Washington Post Columnist 'Killed Inside' Saudi Consulate After Entering to Sign Divorce Papers: Reports

A protestor holds a picture of missing journalist Jamal Khashoggi during a demonstration in front of the Saudi Arabian consulate on October 5 in Istanbul OZAN KOSE/AFP/Getty Images

A prominent Saudi journalist, who was a regular columnist for The Washington Post has been "killed inside" the Saudi Arabian consulate in Istanbul after he entered to obtain divorce papers, according to Turkish sources cited in news reports.

Jamal Khashoggi, who was the former editor of a Saudi newspaper, fled the kingdom last year fearing for his safety due to his criticism of the kingdom's ongoing war in Yemen. He had become a frequent contributor to The Post as well as leading British newspaper The Guardian. Residing in Turkey, he was engaged to a Turkish woman but needed to legally finalize a divorce back in Saudi Arabia. He went missing last week after entering the consulate.

"The initial assessment of the Turkish police is that Mr. Khashoggi has been killed at the consulate of Saudi Arabia in Istanbul. We believe that the murder was premeditated and the body was subsequently moved out of the consulate," an unidentified Turkish official told Reuters on Saturday.

Yasin Aktay, who is an adviser to Turkey's President Tayyip Erdogan, also told the news agency that he believed the journalist was killed within the Saudi consulate.

Saudi officials have adamantly denied the accusations. Crown Prince Mohammed bin Salman also said the kingdom had nothing to do with Khashoggi's disappearance in an interview with Bloomberg last week.

"The [consulate] premises are sovereign territory, but we will allow [Turkish authorities] to enter and search and do whatever they want to do," Prince Mohammed told the business publication, prior to the allegations of the kingdom killing the dissident. "We have nothing to hide."

Mohamed Yehia, head of output at BBC Arabic said on Twitter that supporters of the Saudi government have called the incident a conspiracy theory. They claim that "Khashoggi was killed or disappeared in order to frame Riyadh by its foes," he said.

"If the reports of Jamal's murder are true, it is a monstrous and unfathomable act," Fred Hiatt, the director of The Post 's editorial page, said in a statement. "Jamal was — or, as we hope, is — a committed, courageous journalist. He writes out of a sense of love for his country and deep faith in human dignity and freedom. He is respected in his country, in the Middle East and throughout the world."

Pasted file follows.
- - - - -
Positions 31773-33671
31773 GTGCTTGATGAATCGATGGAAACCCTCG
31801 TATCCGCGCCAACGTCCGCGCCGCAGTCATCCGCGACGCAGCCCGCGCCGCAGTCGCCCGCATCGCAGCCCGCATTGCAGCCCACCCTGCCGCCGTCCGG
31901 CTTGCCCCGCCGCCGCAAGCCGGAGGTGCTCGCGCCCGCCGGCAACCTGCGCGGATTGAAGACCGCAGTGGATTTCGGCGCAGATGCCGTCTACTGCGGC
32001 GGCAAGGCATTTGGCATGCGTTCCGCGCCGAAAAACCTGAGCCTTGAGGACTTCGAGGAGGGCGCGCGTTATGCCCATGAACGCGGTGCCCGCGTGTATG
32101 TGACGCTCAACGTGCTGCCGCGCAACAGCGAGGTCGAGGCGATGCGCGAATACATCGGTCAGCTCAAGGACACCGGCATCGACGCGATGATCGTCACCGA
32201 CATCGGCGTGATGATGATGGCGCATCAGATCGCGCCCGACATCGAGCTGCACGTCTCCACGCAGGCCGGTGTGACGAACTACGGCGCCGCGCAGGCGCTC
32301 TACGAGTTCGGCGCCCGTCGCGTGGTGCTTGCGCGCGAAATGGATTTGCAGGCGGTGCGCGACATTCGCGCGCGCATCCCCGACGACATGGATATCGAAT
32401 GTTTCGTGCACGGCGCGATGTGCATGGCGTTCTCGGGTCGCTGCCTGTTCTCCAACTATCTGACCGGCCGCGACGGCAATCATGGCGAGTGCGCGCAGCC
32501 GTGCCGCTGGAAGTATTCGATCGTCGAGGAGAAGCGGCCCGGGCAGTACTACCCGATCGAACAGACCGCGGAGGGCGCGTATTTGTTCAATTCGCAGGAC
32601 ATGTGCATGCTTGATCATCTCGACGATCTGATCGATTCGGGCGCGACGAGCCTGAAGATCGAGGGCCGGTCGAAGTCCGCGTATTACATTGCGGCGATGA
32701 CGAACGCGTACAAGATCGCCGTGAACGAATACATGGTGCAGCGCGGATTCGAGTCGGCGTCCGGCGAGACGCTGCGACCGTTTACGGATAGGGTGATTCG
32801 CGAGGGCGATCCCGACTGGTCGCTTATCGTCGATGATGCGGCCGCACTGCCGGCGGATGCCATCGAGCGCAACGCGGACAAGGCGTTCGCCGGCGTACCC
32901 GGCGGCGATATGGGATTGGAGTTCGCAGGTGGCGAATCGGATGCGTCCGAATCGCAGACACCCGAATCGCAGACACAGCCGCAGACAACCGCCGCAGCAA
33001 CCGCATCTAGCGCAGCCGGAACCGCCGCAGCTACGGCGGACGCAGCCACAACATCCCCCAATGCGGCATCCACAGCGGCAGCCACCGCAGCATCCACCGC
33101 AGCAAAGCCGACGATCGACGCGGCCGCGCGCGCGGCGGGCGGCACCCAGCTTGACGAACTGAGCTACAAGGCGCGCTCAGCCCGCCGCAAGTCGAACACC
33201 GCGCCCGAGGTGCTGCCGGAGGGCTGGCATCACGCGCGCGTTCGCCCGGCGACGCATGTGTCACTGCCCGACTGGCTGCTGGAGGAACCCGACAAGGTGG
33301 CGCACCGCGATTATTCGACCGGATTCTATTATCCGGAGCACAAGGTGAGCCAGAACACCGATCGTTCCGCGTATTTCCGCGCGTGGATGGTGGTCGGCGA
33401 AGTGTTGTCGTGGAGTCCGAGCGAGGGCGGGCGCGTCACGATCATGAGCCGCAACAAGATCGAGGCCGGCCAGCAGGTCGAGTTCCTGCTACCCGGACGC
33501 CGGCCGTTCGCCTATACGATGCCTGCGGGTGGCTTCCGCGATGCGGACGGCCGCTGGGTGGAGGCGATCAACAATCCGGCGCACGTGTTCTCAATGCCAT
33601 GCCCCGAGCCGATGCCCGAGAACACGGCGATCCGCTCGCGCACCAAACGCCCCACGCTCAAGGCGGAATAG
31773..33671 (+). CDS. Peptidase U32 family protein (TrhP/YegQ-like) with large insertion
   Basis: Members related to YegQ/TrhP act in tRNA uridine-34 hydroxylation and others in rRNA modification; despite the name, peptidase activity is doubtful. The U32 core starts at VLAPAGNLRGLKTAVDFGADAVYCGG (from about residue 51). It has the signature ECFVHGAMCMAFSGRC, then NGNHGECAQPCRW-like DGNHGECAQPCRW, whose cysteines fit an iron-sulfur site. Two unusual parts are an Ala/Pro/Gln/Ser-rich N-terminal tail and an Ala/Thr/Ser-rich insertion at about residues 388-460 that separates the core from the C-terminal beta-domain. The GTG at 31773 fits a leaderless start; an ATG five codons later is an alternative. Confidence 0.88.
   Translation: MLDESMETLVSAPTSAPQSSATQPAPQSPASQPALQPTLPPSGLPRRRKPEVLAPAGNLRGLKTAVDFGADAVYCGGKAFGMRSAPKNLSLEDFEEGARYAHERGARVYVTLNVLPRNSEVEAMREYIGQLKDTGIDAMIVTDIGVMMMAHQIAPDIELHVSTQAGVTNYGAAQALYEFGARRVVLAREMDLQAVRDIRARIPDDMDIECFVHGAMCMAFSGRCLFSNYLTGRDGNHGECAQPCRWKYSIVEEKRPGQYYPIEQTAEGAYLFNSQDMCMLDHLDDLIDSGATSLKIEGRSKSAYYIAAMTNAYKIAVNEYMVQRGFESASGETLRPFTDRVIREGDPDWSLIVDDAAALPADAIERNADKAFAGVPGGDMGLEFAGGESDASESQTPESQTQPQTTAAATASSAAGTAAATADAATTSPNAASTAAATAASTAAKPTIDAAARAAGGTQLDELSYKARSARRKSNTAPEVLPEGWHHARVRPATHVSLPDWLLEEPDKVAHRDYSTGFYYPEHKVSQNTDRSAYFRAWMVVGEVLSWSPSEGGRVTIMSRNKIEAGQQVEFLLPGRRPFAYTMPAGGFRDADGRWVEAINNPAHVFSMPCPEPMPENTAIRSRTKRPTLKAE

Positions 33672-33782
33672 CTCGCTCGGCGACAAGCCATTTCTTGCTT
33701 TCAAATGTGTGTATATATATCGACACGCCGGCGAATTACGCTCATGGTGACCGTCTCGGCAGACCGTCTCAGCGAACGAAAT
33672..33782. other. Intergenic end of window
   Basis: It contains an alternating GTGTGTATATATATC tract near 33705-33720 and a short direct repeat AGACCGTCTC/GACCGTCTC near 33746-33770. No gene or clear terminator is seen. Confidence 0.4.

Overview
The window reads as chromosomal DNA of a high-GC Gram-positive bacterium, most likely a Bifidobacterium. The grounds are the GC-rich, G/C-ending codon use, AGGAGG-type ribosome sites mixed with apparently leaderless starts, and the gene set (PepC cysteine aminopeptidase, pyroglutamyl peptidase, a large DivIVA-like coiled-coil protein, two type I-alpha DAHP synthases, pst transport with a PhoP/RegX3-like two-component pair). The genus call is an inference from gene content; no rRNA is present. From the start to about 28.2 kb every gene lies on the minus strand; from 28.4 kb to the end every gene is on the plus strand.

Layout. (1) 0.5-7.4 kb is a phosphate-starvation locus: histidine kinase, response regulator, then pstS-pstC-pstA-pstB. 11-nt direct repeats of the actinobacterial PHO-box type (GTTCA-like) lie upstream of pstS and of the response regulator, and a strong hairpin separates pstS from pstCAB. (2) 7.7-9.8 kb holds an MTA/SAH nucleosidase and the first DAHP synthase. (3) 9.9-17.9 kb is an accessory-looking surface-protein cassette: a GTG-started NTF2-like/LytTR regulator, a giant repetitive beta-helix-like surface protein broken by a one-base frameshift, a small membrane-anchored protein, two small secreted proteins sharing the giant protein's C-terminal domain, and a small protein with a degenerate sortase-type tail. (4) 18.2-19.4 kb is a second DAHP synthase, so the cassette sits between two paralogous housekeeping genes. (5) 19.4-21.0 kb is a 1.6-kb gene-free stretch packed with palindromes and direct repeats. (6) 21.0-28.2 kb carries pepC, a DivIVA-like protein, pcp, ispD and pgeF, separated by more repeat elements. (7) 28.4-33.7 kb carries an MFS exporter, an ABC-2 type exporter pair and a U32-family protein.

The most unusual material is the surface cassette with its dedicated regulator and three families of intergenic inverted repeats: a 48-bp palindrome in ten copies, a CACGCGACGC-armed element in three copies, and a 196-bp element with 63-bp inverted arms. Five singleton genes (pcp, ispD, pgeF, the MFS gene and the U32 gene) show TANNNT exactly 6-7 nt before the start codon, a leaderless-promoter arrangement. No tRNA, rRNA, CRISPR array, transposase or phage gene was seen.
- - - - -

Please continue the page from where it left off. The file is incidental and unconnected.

Although Saudi officials maintain that Khashoggi departed the embassy without a problem, his fiance Hatice Cengiz said she waited outside for 11 hours and he never came out, according to the BBC. The journalist had been required to leave his phone outside the consulate, a standard procedure at many diplomatic missions around the world. However, he had instructed Cengiz to contact an adviser of Erdogan if he did not exit the consulate in a reasonable amount of time.

جمال لم يقتل ولا اصدق أنه قد قتل ...! #جمال_الخاشقجي #اختطاف_جمال_خاشقجي pic.twitter.com/5SHyIEqqiT

— Hatice Cengiz / خديجة (@mercan_resifi) October 6, 2018

"Jamal is not dead," Cengiz wrote in a Saturday Twitter post. "I cannot believe that he has been killed!" She shared an image of her fiance with the tweet.

According to Turkish officials, a 15-member group had arrived at the consulate from Riyadh ahead of Khashoggi. Those individuals all returned to Saudi Arabia later the same day. Turkish guards have reportedly checked security footage and did not see the journalist leaving after entering. But numerous diplomatic vehicles were seen departing.

Prince Mohammed told Bloomberg that the kingdom is also concerned about the dissident's whereabouts. But under his leadership, there has been a significant crackdown against activists, academics and journalists.

"Saudi Arabia's allies – in particular the U.S., UK and France – must push Saudi Arabian authorities to end their targeted repression of human rights activists in the country," Samah Hadid, Amnesty International's Middle East Director of Campaigns said in June, after a string of arrests targeted women's rights activists.